Violence portrayed in the media through television, films, video games and music has been known to increase the likelihood of aggressive and violent behaviour. This material is harmful especially to the young, prompting immediate and long-term effects. Representations of violence in the media directly provides a child with particular ideas and experiences which shape their attitudes and influence their behaviours. It is important to consider these mediums as elements in a controlled societal media among children especially. This is because certain characteristics, environments and media content can sway affect the degree of media violence. This content is threatening to young children as they cannot comprehend the connection between violence and its consequences. For example in many children’s programs there is a “good guy” and a “bad guy”. In the majority of cases both are included in violent acts yet the “good guy” isn’t punished. Children are then able to observe that cartoon characters typically recover from severe violent acts almost immediately. This type of exposure is then placing a false interpretation on reality to the child. It leads them to believe that in real life, victims of violent acts are rarely hurt.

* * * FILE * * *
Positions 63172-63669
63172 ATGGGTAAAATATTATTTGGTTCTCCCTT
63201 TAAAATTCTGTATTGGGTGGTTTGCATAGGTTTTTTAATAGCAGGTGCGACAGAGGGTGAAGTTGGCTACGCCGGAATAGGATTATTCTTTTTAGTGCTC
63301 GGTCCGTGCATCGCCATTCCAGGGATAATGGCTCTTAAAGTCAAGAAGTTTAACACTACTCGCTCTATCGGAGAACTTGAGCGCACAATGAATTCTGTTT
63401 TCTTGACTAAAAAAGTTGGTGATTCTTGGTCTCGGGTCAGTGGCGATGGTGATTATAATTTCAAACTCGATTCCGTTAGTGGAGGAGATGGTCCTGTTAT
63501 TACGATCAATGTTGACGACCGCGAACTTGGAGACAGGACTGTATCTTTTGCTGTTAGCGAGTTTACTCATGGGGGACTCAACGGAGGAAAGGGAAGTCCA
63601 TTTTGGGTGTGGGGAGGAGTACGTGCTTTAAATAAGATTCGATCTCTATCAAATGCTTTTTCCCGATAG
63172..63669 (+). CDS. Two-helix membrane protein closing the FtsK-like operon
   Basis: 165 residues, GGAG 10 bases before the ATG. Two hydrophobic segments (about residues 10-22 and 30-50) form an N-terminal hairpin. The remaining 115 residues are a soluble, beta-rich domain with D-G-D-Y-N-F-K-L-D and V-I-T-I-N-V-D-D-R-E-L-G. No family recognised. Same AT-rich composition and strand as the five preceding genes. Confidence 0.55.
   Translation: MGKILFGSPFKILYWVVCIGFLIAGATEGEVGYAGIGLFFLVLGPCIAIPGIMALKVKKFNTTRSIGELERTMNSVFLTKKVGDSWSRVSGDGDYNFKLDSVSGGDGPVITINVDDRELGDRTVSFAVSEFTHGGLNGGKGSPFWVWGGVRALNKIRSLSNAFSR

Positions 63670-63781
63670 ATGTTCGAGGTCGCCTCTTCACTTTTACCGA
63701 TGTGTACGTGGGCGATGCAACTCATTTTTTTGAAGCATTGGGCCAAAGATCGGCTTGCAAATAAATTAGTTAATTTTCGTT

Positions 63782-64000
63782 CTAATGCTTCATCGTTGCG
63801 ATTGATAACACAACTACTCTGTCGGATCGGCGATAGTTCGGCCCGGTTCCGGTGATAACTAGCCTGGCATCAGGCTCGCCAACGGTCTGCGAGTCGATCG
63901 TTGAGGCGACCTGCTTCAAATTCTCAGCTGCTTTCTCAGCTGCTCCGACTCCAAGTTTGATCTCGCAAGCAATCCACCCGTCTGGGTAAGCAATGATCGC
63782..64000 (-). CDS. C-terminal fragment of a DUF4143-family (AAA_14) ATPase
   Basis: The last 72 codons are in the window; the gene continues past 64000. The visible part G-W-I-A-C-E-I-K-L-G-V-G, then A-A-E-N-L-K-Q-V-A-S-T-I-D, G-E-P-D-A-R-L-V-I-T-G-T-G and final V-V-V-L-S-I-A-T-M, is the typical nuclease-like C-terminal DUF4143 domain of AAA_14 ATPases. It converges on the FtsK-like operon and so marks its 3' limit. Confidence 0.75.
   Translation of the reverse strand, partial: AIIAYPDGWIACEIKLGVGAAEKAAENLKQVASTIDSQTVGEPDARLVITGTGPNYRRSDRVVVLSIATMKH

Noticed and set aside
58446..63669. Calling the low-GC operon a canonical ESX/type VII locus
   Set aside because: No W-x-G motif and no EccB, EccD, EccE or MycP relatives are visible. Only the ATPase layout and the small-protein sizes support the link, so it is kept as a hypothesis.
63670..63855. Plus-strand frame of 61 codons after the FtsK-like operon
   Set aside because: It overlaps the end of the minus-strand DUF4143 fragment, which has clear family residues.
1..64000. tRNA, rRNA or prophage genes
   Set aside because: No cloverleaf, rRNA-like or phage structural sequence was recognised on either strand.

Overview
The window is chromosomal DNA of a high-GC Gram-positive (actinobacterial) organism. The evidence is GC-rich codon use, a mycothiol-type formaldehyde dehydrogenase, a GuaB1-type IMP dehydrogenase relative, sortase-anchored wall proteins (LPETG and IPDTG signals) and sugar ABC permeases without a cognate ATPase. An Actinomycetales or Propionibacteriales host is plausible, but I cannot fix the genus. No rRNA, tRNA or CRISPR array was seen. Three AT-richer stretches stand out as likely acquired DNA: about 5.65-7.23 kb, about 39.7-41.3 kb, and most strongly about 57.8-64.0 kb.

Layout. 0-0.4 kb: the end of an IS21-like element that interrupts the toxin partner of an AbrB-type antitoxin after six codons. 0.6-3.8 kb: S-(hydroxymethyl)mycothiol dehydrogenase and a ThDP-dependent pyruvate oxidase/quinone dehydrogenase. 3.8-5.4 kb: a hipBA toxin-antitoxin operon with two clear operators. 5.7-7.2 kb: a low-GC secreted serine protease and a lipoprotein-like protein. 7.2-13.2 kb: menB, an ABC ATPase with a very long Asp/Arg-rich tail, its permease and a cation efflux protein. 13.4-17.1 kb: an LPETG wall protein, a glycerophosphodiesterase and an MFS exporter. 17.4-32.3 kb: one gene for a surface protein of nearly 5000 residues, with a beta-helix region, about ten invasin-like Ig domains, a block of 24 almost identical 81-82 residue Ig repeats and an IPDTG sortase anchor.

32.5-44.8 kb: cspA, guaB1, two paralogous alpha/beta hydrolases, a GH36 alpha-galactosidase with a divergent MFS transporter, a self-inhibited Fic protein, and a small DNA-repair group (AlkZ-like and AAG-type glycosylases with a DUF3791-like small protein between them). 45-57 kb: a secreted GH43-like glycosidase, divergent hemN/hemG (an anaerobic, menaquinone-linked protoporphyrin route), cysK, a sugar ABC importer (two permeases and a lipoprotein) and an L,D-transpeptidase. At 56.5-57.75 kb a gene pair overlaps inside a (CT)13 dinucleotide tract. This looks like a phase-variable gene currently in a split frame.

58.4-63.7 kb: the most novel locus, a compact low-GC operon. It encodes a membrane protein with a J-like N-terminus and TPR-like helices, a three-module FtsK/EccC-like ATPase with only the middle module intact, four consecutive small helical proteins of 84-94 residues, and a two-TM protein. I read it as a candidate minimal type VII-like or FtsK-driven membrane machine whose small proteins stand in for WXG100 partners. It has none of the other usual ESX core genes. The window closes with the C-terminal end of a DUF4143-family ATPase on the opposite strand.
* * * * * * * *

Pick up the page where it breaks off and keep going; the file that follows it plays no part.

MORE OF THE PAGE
A classic representation of violence in children’s cartoon shows is Tom & Jerry (1975). This show has been hotly debated because of the quirky violent behaviour between a cat and a mouse. Another important feature is that the show does not incorporate dialogue., which then demands more focus on the physical actions. Within the context or cartoon/animals it seems harmless, but the actual behaviour still seems unreasonable to some. An article in The Guardian described the show as “ultra violent” “morally unquestionable”. However, other types of media have poked fun at the cartoon. One example would be in “The Simpsons” where a parody of Tom & Jerry is made, known by the characters as “Itchy and scratchy”. Scenes where Itchy and Scratchy feature in The Simpsons, Bart and Lisa are always laughing in hysterics after each episode, which consistently entail gruesome (for cartoons) and violent behaviour.